Childrens Weight Gain - Why Kids Are Getting Fatter

All children gain weight, and they do it in a fairly predictable way. Their growth rate, size and shape can vary quite a bit and still be considered normal, but several studies have helped us discover a pattern to normal weight gain. By comparing your child's weight to this pattern, you can find out if he or she is growing normally. Although both too much and too little weight gain can be harmful to your child's health; nowadays, parents and health professionals are more concerned about too much weight gain, and rightfully so. The number of overweight children is increasing at an alarming rate. It is important to know, therefore, when your child is gaining too much weight, too quickly, and what to do about it when this happens.

Most health professionals determine if a child's weight is normal by using a BMI (Body Mass Index) for age growth chart. A BMI is a calculation based on a person's height and weight. The result helps you decide if the person being measured is over, under or at normal weight. To calculate a BMI for your child, you can use the formula: weight (lbs.) ÷ height (in.) ÷ height (in.) x 703, or you can work with your pediatrician or a registered dietitian to get this information. Many websites have BMI calculators, also, and you can find these websites by simply googling "BMI calculator."

Once you have a BMI, then it is plotted on a BMI for age growth chart. Growth charts can be downloaded at www.cdc.gov/growthcharts or obtained from your pediatrician or a registered dietitian. Also www.keepkidshealthy.com has a good explanation of how to use these charts. You can use these charts to see where your child falls on the growth curve. If he is between the 85th and 95th percentiles for BMI for age, this means his BMI is larger than the BMI's of 85-95 % of the children in his age group and he is at risk for being overweight. If his BMI is greater than the 95th percentile, then he has a BMI greater than 95 % of the children his age and is considered overweight. If this is the case, you and your child may need to seek weight counseling to make the specific life-style changes that need to be made.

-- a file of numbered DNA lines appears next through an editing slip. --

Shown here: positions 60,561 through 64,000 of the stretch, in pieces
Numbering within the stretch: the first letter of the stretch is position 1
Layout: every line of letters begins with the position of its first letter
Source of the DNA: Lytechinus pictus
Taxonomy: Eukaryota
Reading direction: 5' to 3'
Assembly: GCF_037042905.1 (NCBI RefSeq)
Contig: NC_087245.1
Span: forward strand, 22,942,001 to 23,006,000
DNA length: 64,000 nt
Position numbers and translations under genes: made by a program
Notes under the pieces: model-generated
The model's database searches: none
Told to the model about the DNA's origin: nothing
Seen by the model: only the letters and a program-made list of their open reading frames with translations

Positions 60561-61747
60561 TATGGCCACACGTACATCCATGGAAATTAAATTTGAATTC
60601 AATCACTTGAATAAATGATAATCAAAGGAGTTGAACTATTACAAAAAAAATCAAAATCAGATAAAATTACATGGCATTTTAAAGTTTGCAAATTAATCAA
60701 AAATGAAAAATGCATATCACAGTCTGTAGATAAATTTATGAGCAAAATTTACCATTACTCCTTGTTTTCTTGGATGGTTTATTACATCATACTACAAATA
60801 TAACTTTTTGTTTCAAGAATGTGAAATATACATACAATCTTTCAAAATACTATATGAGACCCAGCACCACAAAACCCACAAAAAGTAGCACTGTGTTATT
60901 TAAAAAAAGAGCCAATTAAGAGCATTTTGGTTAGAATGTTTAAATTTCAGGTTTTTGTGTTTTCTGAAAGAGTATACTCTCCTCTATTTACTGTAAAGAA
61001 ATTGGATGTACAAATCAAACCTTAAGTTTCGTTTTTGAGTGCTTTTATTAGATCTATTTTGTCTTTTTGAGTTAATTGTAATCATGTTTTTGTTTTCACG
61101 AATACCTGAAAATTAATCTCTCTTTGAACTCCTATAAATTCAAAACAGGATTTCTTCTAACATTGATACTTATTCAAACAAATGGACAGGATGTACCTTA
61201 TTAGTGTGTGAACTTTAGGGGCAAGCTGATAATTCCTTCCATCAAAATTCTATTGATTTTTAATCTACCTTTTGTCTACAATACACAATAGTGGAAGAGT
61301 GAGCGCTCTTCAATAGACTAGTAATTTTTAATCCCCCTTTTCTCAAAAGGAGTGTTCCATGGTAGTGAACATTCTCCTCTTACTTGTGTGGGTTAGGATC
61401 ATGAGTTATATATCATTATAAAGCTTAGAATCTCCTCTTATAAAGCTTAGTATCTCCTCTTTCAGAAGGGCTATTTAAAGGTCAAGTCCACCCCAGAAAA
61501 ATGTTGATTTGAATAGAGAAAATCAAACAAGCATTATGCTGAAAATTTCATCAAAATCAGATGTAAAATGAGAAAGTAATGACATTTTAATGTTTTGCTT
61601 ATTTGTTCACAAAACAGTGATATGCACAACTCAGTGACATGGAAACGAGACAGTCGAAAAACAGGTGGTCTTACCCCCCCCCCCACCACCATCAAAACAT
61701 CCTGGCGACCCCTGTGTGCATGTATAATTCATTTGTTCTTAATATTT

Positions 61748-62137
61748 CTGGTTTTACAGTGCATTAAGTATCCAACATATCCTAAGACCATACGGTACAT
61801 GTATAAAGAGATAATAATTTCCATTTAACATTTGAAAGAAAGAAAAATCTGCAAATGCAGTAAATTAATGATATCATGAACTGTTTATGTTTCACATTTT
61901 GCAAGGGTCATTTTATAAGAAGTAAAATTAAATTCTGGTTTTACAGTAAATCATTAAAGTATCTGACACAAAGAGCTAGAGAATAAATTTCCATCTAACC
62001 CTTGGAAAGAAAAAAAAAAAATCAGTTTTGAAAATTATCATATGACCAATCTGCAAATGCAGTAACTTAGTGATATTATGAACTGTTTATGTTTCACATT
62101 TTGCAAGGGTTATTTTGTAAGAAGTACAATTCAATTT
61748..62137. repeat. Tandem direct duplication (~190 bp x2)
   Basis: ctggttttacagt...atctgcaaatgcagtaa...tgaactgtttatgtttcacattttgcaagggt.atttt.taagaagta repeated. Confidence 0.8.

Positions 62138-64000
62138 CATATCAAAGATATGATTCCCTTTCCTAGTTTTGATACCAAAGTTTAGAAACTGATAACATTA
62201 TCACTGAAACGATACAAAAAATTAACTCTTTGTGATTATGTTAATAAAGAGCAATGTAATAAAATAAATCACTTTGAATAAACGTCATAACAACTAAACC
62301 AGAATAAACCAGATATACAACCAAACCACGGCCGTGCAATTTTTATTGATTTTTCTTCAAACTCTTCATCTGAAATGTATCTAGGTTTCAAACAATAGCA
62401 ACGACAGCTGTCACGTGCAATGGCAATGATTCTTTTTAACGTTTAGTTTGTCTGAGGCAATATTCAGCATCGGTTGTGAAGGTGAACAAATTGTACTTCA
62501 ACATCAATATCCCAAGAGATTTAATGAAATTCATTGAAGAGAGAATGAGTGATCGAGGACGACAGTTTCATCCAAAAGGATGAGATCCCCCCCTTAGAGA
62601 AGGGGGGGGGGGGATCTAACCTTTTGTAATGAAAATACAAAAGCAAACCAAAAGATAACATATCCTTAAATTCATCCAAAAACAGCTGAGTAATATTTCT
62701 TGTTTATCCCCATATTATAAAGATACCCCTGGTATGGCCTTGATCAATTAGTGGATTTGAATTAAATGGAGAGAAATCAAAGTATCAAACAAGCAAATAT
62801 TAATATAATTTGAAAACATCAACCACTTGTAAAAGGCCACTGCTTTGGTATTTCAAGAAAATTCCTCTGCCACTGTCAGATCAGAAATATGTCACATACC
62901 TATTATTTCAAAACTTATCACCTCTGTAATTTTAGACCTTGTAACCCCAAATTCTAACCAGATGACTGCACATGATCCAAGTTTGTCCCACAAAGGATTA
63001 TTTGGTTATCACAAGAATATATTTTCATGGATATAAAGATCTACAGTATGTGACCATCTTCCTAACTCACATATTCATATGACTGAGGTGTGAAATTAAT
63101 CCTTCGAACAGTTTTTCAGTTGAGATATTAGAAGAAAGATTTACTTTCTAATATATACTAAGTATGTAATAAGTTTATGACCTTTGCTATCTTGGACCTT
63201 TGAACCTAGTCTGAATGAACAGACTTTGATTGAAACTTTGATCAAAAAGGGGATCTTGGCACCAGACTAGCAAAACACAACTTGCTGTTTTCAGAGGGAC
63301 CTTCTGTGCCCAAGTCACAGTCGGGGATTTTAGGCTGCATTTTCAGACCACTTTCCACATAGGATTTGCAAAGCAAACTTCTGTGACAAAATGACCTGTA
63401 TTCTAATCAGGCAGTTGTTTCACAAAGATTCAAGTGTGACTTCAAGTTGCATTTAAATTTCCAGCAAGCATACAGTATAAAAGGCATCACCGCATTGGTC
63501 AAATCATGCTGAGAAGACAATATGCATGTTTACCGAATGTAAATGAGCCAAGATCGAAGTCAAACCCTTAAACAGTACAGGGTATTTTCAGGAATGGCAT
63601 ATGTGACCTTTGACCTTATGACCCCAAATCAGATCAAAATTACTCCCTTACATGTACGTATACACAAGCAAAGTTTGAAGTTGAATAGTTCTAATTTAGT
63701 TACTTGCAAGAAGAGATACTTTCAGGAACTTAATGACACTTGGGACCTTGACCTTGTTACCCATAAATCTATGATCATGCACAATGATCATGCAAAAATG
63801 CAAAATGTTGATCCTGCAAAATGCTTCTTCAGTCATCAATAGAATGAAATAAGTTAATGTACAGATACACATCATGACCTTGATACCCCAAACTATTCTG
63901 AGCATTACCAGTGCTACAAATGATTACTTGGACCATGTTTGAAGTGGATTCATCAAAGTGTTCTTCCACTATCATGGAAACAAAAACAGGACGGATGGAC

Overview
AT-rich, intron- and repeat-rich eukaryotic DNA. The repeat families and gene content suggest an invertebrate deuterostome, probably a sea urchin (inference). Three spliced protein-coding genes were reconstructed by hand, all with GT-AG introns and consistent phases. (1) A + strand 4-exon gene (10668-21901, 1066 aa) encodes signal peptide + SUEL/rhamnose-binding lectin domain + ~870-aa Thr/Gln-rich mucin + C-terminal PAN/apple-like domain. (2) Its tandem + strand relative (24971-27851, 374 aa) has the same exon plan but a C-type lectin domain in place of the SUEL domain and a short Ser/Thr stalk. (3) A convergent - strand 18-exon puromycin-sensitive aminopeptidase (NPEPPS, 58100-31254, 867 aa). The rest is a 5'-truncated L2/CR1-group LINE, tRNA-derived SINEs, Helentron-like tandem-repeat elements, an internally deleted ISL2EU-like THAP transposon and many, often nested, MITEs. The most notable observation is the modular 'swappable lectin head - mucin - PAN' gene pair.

Be aware, however, that it is not appropriate, in most cases, for a child to follow a weight reduction diet. It is better for him or her to learn a more healthful way of eating, to be more active and to gradually grow into his or her weight. If your pediatrician recommends that your child lose weight, this should be done gradually at a rate of 1-2 pounds per month.

Parents are in a strong position to help their children with weight problems. Teaching a child how to improve his way of eating and to be more active is best taught by the example of his parents. Studies have shown that children are more willing to put something into their mouths when they have seen their parents do it. Also, a child is much more likely to participate in active play or sports if his parents are participating and encouraging him. So, the first thing that you can do to help your child is to make sure you are modeling what you want your child to do. "Do as I say, not as I do" will probably not work when you are teaching eating habits and exercise.